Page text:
I know, I know. You probably think this is ridiculous. You think “people like me” are taking this too far.
They’re besties! She IS really attractive! He said all those other nice, non-demeaning things BEFORE he said she was pretty! I love rationalizing away my true feelings! I’ve been taught to ignore the oppression I see and that voicing opinions isn’t attractive!
While all of those things may be true, it doesn’t disqualify the fact that when I read it–“She’s brilliant and she’s dedicated, she’s tough…She also happens to be, by far, the best looking attorney general… C’mon! It’s true!”
–I winced. I felt uncomfortable. It just didn’t feel right.
Instead of just negating my (& many others’) emotions about this (or anything), and instead of rationalizing it away, let’s figure out WHY some of us felt uncomfortable.
For pretty much the last 3,000 years, the value of women has been determined by how well they please men. Beauty is a big part of that. As The Atlantic‘s Garance Frankie-Ruta points out,
Harris, like Michelle Obama, is a triumph in the system of beauty as well as the system of power. But President Obama’s remark mistook the setting. Just as it’s perfectly appropriate to tell a colleague she looks gorgeous when she’s dressed to the nines for some black tie work event, it would be inappropriate to refer to her as “gorgeous over there” during a work meeting. Doing so takes her out of the system of power and puts her into the system of beauty in a setting in which power is the value that’s brought her to the table.
Recently, however, we’ve been working on that whole thing. Ya know, getting the vote, demanding to be able to work if we so choose, not getting constantly harassed by male co-workers. We’ve made progress, but we still live in a very patriarchal society.
So when the President of the United States makes a comment about an attorney general’s appearance, it strikes a nerve. Why? Because it’s a form of “benevolent sexism.”
We define benevolent sexism as a set of interrelated attitudes toward women that are sexist in terms of viewing women stereotypically and in restricted roles but that are subjectively positive in feeling tone (for the perceiver) and also tend to elicit behaviors typically categorized as prosocial (e.g., helping) or intimacy-seeking (e.g., self-disclosure) (Glick & Fiske, 1996, p. 491).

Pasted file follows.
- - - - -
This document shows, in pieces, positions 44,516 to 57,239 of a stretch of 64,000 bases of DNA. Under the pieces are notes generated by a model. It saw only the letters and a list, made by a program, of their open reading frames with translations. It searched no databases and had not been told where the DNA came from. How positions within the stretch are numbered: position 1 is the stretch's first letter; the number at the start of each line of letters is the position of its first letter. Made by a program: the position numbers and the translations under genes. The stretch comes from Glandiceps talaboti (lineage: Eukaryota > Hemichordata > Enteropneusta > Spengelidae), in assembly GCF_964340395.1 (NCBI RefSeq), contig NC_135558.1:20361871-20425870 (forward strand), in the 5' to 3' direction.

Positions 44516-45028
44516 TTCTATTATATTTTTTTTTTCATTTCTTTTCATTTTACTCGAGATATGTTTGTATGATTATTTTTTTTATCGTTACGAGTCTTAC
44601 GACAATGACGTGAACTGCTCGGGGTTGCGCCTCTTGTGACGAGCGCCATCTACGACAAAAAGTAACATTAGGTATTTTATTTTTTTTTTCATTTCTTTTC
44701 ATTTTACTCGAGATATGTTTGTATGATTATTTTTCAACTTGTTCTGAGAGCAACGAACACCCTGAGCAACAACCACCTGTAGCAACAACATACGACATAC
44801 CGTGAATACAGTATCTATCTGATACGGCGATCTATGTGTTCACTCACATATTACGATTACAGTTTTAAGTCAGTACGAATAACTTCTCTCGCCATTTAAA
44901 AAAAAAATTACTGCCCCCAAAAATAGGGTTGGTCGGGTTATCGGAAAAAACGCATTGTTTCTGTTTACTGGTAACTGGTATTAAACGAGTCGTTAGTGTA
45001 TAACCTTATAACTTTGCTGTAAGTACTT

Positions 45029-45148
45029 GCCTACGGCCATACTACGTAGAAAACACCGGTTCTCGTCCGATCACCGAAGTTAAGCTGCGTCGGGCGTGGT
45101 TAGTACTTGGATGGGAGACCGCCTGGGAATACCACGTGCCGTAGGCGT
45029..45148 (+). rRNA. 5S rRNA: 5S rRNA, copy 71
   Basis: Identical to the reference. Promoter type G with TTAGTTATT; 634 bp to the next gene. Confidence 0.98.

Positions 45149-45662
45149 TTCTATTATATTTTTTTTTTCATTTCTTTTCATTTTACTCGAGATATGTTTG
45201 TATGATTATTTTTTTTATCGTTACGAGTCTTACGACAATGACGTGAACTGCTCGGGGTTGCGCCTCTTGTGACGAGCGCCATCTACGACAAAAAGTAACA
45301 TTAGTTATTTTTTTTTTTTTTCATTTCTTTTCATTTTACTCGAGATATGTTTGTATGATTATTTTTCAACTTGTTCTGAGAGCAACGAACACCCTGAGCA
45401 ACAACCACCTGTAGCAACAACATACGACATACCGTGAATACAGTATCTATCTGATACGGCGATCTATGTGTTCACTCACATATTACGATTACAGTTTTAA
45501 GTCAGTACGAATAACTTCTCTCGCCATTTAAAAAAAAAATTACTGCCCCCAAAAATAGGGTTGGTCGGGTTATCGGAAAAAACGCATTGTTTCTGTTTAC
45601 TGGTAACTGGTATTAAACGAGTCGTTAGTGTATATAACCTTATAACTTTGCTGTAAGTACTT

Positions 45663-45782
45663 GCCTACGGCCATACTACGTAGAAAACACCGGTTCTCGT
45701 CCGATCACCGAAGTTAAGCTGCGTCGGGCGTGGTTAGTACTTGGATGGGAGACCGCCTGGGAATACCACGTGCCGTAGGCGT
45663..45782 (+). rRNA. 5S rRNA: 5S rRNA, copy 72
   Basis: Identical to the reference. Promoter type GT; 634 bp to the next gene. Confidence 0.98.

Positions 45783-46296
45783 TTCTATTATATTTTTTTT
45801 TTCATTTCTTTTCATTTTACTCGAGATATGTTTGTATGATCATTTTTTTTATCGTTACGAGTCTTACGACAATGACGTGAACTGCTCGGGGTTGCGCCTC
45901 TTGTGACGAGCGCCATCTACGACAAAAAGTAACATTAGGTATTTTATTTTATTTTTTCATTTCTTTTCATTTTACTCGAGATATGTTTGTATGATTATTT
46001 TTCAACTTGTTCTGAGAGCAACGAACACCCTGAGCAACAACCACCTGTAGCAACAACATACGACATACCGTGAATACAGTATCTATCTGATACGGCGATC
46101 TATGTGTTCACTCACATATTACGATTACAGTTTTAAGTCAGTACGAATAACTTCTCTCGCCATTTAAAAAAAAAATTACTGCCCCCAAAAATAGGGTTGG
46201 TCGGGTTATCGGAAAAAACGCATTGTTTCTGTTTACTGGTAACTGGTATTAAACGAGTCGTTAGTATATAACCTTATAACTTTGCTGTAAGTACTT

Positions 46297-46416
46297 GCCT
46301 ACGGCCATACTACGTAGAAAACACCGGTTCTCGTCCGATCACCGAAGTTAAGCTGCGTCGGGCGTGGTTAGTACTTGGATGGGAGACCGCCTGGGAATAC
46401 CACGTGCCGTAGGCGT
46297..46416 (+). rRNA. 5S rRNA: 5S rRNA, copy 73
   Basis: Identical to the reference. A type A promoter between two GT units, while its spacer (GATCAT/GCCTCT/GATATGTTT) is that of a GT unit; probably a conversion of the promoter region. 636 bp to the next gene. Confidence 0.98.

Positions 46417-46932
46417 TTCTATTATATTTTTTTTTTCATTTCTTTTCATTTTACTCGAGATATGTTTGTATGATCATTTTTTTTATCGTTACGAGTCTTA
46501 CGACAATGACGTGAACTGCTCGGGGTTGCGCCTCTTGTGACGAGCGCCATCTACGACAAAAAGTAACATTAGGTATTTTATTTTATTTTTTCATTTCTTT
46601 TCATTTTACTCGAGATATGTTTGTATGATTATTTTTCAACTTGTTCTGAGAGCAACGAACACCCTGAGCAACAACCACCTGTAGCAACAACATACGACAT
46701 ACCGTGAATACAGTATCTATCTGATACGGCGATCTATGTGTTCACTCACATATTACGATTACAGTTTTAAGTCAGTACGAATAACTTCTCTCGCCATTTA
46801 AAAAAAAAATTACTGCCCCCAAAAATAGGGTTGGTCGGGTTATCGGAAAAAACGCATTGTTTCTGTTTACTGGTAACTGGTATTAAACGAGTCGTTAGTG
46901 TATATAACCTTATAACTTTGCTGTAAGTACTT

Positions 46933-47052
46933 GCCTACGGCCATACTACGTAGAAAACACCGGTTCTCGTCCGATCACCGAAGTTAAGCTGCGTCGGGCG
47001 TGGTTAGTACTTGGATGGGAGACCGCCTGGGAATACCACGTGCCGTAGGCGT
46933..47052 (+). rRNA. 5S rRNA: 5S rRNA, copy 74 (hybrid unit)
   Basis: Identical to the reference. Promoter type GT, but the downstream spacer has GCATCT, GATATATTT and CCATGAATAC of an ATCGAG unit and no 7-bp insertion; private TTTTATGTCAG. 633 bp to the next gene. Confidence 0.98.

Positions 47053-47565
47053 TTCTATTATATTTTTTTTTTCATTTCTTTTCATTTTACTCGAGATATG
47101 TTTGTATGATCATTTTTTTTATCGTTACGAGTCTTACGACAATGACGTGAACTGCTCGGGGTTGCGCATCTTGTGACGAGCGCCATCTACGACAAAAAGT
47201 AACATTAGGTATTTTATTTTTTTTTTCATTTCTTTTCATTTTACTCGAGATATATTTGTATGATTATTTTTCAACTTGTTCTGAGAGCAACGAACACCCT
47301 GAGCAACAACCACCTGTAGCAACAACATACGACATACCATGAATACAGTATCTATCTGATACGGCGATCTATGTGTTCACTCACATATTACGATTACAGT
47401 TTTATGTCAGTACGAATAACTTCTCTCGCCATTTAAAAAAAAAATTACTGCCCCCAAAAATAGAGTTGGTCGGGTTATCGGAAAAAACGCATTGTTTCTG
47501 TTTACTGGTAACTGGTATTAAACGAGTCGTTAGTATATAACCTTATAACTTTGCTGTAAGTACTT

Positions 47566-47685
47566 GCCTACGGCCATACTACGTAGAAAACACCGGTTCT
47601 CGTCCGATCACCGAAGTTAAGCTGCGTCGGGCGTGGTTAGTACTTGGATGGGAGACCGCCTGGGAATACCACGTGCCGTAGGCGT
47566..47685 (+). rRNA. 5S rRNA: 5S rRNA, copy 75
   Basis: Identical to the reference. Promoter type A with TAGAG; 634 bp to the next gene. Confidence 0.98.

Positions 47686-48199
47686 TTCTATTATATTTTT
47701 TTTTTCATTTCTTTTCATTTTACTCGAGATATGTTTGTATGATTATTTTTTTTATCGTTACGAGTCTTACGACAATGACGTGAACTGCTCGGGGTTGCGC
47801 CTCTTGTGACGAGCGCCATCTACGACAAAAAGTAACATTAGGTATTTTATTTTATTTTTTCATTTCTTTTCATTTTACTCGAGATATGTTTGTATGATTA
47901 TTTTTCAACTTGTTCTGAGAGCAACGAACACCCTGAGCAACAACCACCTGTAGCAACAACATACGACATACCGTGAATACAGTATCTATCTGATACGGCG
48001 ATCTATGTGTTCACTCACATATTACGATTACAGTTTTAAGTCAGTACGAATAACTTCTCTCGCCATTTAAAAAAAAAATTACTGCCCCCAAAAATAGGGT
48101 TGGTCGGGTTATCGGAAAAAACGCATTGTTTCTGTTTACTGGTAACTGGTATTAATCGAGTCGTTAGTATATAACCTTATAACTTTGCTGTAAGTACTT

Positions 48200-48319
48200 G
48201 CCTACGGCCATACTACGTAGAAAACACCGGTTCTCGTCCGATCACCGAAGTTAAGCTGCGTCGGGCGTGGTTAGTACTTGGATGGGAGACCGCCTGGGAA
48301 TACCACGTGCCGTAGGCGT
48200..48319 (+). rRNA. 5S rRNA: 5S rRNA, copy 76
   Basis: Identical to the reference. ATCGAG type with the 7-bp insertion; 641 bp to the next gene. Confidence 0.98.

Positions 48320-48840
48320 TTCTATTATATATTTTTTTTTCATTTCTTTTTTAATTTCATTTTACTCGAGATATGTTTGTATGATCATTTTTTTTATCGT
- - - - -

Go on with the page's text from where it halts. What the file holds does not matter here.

[Benevolent sexism is] a subjectively positive orientation of protection, idealization, and affection directed toward women that, like hostile sexism, serves to justify women’s subordinate status to men (Glick et al., 2000, p. 763).
Benevolent sexism is not necessarily experienced as benevolent by the recipient. For example, a man’s comment to a female coworker on how ‘cute’ she looks, however well-intentioned, may undermine her feelings of being taken seriously as a professional (Glick & Fiske, 1996, p. 491-492).
There are just so, so many reasons the President’s comment was inappropriate, I don’t have time to address them all, but these articles cover some of them: “Why Don’t Women Like It When You Tell Them They’re Hot, In Public?” or “Obama’s Kamala Harris ‘best looking’ comment crossed the line” or “Why Obama’s ‘Best-Looking Attorney General’ Comment Was a Gaffe.”
Now on to his apology.
Ugh. Good try. You almost got me. He’s, like, half-way there.
The President (via his press secretary, because that’s how it works) apologized for the “distraction” it caused. He didn’t apologize for commenting on something as irrelevant as an attorney general’s appearance. He didn’t apologize for subjugating a very well-respected woman to the “stereotypically restricted” role she (& her predecessors) has been forced to either fit into or be punished for the last 3,000 years. He apologized for everyone else taking it wrong. And when a reporter asked, “You don’t think he messed up with what he said?” Press Secretary Carney repeated that the President apologized for making a distraction.
Nope. Sorry. That’s not how good apologies work. A good apology takes responsibility for one’s own actions, NOT apologizing for the reactions of others. Nor does it apologize and then justify one’s actions in the very same breath. Or put another way, “Apology involves the acknowledgement of injury with the acceptance of responsibility, affect (felt regret or shame—the person must mean it), and vulnerability—the risking of an acknowledgement without excuses.”
I’m going to need for you to do better than that. Especially when the research finds, “Benevolent sexism was a significant predictor of nationwide gender inequality, independent of the effects of hostile sexism.” When the President i sparticipating in benevolent sexism, what does that say about the state of our union? That’s your job, Mr. President. To help fix that. So acknowledge that you didn’t think your comments through all the way. Acknowledge that you made a mistake. Acknowledge that you learned from this. No excuses.
I know this is hard for some people to wrap their heads around, especially men. Like the President, you think you’re just being nice. You don’t hate women. You’re not trying to exert your inherent societal power over us. But just because you don’t mean to doesn’t mean you aren’t. I’m just asking you to think about it. I don’t expect everyone to be perfect all the time, but if you think you’re an ally to the feminist cause, I do expect you to try. To learn. To not tell us our feelings are wrong. Did this incident keep me up last night? No. Am I demanding that the President return his feminism card? No. Do I think this is worth discussing? Absolutely.